In a big house in China, a long time ago, there lived an enormous family. The patriarch had taken many wives and had many children, who married and had their own children. One of those grandchildren was Ruby, a little girl so called because she loved red, the Chinese color of celebration, and wore it every day. Ruby’s grandfather hired a teacher for the many grandchildren, and while it was unusual for the time, he allowed both the boys and the girls to attend lessons. Ruby loved school, and worked hard every day to master her subjects (harder even than the boys, because she had to spend her free time learning cooking and homemaking as well). One day, Ruby writes a poem for school, one that expresses her sadness at being born a girl. Her grandfather is concerned: why does Ruby think that the boys of the home are treated better? Will Ruby have the courage to speak her mind, and tell her grandfather of the opportunities she longs for?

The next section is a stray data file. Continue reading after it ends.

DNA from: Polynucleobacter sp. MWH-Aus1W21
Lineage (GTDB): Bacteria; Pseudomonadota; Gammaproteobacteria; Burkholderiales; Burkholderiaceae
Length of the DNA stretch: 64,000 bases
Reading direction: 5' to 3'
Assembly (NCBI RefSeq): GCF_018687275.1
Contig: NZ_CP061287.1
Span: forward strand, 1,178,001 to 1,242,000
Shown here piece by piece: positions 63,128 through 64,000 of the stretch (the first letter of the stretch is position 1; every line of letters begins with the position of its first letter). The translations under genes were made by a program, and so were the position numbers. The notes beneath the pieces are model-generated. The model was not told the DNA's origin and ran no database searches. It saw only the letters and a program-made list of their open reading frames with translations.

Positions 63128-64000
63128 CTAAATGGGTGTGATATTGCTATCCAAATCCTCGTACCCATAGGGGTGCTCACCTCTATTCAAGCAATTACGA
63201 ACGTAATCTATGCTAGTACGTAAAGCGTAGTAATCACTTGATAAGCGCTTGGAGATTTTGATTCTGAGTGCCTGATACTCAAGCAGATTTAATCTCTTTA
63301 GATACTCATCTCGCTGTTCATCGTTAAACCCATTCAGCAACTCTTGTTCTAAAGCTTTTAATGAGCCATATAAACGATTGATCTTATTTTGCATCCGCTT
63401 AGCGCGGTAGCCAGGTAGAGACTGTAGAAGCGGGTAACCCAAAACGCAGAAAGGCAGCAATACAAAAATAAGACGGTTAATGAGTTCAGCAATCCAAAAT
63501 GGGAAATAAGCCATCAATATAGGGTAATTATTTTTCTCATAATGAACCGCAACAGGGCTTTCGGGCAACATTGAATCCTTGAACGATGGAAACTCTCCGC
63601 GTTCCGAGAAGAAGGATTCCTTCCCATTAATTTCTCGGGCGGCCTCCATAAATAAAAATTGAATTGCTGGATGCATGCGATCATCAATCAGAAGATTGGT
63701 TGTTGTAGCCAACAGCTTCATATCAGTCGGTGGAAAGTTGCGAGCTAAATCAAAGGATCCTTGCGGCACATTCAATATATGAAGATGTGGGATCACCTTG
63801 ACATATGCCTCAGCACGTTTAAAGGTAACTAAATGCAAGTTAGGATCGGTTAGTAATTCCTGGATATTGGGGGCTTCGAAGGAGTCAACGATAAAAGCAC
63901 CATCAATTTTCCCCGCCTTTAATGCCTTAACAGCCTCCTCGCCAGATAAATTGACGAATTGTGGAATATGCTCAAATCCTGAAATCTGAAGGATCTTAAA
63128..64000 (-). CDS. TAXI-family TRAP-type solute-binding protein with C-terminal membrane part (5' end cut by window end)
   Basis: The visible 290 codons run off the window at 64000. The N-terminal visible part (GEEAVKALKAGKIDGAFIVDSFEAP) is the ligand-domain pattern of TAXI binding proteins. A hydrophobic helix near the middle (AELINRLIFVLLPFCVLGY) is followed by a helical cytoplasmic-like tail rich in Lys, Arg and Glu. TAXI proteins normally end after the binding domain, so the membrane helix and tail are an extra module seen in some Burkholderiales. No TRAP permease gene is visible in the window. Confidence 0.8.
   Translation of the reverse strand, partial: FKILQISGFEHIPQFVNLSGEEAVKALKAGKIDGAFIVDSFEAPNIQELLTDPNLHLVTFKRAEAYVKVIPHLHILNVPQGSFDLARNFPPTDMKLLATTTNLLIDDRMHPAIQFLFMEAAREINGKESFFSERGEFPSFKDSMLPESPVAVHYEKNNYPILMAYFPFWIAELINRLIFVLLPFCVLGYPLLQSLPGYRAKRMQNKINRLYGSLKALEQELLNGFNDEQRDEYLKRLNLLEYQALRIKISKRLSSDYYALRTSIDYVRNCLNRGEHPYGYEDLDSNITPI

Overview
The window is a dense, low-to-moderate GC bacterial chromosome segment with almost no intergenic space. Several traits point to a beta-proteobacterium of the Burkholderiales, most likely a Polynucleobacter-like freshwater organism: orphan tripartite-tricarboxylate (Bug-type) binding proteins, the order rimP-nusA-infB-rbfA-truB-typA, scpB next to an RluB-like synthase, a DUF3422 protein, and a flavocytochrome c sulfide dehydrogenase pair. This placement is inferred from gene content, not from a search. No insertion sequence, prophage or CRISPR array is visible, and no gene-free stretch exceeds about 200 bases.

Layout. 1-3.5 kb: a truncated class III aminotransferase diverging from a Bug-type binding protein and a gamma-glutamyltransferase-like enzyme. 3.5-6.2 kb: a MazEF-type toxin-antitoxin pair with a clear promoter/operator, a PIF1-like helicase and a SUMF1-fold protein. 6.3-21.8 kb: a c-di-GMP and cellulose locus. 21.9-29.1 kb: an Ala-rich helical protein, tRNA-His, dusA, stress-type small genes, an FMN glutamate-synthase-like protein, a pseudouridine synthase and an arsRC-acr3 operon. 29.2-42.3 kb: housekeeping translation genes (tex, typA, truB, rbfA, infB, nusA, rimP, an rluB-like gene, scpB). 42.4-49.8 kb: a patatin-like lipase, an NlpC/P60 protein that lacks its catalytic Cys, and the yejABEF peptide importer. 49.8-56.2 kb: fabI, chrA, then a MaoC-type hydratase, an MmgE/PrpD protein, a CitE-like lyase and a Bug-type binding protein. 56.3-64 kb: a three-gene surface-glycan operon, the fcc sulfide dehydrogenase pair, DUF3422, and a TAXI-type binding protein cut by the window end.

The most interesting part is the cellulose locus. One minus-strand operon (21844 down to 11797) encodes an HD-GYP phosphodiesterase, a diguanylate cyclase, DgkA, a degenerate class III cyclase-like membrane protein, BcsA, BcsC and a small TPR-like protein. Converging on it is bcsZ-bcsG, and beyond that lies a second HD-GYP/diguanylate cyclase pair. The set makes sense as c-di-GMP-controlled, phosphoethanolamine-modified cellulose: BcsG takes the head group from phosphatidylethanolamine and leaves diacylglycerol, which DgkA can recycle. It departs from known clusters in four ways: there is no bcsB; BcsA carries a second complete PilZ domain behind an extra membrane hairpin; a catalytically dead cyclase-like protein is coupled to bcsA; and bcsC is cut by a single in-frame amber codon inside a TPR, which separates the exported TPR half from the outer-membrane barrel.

This was a fantastic story, made all the more moving because it’s true. Ruby is a wonderful role model for little ones: she tells her grandfather of the special treatment the boys get, and expresses a desire to attend university. Moved by her passion, her grandfather secures her entrance to a school, both he and Ruby bucking the gender limitations of the time. It’s a triumphant ending, and teaches an important lesson: both men and women must fight for gender equality. The illustrations are beautiful, and along with the text offer a glimpse into the fascinating history of a culture. The length is good, and JJ really enjoyed this one. A moving tribute to a courageous young woman ahead of her time, and it’s Baby Bookworm approved!